Charlie Parker finally investigates his past - we've had inklings of this in previous books, but the truth is even weirder than you think it's going to be. Usually, the introduction of any hint of supernatural force into a crime novel is a complete turn-off for me, but somehow Connolly can do it (Greg Iles is the other one); the only balance against Parker's very skewed morals is the sort of pure evil he's fighting. Jeff Harding's reading is, as ever, spot on - but then, frankly, the man could read the Yellow Pages and make it sound riveting.
gods in Alabama, by Joshilyn Jackson. London: Hodder, 2005.
I've ranted about this book before but re-read it for the London Kniterati's February meeting (having suggested it in the first place!) Everyone who turned up had read and enjoyed it, which made me extremely happy. And yes, it easily stands a fourth read-through!
Walking money, by James O. Born. London: Robert Hale, 2006.I looked into James O. Born after reading a short story of his in Michael Connelly's anthology from last year. This is a book which really begs to be made into a heist film. Unfortunately, I think it would make a much better film than it would a book - the plot is great, twists and turns galore; but the characterisation isn't always strong enough that you can work out who's who without going back a page or two; the violence is somewhat cartoonish; and you feel very little real sympathy for any of the characters.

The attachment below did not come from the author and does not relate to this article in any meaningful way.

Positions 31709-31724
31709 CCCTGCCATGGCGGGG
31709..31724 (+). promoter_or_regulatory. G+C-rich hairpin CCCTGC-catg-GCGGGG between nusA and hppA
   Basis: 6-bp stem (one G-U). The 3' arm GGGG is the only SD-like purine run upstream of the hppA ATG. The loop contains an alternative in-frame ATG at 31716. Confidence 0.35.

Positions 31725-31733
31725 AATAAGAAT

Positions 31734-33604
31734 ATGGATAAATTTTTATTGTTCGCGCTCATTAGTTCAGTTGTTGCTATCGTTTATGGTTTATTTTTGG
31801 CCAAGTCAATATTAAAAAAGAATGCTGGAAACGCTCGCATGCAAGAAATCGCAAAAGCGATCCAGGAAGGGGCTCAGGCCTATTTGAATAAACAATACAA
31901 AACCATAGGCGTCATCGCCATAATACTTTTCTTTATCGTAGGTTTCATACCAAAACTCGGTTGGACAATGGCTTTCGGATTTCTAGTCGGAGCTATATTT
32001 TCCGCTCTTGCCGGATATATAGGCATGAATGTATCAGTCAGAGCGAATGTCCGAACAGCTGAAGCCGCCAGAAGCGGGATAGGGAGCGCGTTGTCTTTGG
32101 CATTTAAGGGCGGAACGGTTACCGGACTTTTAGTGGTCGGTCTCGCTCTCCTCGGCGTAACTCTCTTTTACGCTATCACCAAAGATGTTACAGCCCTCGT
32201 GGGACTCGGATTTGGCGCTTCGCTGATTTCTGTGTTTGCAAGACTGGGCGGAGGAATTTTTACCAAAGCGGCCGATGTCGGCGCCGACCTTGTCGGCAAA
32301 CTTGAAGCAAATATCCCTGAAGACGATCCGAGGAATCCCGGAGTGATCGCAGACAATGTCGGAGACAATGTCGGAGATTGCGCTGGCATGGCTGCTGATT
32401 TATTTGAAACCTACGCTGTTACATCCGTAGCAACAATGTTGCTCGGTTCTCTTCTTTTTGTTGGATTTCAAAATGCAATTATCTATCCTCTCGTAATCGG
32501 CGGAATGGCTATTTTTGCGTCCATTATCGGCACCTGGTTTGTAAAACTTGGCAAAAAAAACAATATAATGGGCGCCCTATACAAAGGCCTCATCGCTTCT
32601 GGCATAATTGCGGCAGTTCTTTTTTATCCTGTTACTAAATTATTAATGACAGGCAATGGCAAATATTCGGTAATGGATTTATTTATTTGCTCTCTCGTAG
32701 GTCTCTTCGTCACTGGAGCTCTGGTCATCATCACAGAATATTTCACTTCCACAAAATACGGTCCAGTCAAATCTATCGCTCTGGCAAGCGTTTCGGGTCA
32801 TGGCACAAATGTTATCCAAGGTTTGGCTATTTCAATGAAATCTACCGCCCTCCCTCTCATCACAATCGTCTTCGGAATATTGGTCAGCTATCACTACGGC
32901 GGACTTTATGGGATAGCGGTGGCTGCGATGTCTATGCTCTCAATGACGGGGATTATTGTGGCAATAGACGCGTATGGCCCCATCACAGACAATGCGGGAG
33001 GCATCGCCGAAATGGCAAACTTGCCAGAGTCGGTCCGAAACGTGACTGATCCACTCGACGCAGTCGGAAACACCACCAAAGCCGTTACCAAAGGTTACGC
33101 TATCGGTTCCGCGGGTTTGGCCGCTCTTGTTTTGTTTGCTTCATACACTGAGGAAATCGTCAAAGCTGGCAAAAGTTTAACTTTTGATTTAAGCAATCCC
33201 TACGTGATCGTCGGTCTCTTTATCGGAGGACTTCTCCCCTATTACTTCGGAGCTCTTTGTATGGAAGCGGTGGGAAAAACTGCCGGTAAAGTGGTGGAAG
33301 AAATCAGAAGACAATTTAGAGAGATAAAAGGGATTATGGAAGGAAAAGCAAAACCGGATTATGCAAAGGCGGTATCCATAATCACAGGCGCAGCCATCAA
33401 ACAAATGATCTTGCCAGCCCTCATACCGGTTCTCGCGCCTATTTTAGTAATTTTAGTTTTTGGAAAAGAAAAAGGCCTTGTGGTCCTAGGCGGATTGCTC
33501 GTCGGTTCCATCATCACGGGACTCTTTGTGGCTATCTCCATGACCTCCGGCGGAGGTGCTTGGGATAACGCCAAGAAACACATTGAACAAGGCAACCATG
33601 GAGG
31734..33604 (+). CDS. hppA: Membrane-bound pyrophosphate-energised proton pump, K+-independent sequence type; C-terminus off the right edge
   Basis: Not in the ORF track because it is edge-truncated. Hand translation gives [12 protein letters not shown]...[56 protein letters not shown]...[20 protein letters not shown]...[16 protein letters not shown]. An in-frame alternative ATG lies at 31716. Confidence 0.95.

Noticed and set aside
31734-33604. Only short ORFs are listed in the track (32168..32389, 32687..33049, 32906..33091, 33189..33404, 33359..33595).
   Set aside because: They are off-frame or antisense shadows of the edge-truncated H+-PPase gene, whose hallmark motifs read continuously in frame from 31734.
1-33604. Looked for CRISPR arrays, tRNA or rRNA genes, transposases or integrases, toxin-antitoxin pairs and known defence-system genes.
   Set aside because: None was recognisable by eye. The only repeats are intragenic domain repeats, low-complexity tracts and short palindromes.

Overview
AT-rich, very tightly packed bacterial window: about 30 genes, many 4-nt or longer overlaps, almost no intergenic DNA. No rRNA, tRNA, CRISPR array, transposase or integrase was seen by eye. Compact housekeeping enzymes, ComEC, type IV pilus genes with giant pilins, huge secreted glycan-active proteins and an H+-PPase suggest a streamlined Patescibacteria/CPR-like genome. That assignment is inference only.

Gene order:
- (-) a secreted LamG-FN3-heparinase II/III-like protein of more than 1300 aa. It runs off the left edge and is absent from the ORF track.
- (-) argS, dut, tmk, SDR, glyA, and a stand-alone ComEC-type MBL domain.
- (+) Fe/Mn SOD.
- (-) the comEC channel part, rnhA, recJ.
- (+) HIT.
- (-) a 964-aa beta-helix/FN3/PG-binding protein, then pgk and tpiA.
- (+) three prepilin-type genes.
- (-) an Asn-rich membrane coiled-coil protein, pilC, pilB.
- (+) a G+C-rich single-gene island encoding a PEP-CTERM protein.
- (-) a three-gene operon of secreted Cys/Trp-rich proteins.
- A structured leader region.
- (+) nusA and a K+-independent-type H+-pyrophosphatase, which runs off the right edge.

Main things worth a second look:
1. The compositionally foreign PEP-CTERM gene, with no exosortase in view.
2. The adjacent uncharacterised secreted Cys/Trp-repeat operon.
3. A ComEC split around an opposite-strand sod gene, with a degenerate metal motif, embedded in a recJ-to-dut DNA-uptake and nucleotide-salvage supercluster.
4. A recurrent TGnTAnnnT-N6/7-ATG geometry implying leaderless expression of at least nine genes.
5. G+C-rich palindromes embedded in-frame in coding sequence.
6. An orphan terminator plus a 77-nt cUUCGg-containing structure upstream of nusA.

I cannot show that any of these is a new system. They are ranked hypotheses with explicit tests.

Thai die, by Monica Ferris. New York: Berkley, 2008.
This is a quick, fun read; a mystery set around a needlework shop. Probably not strictly what they'd call a "cozy" in the US, given the high body count, but interspersing needlework details with international criminal activity and slayings is interesting! Definitely recommended for a nice, light read if you like crime and crafts...
The Lords' day, by Michael Dobbs. London: Headline, 2008.
A group of Islamic extremists storm the Chamber of the House of Lords during State Opening; a group of hostages including the Queen, Prince Charles, the Prime Minister, his son and the son of the US President raise the stakes, and the person in interim charge is the wildly ambitious, self-serving Home Secretary. The geographical details of the House are impeccable, the plot is gripping and the characterisation is as good as you'd expect from the author of the House of cards series. Highly, highly recommended.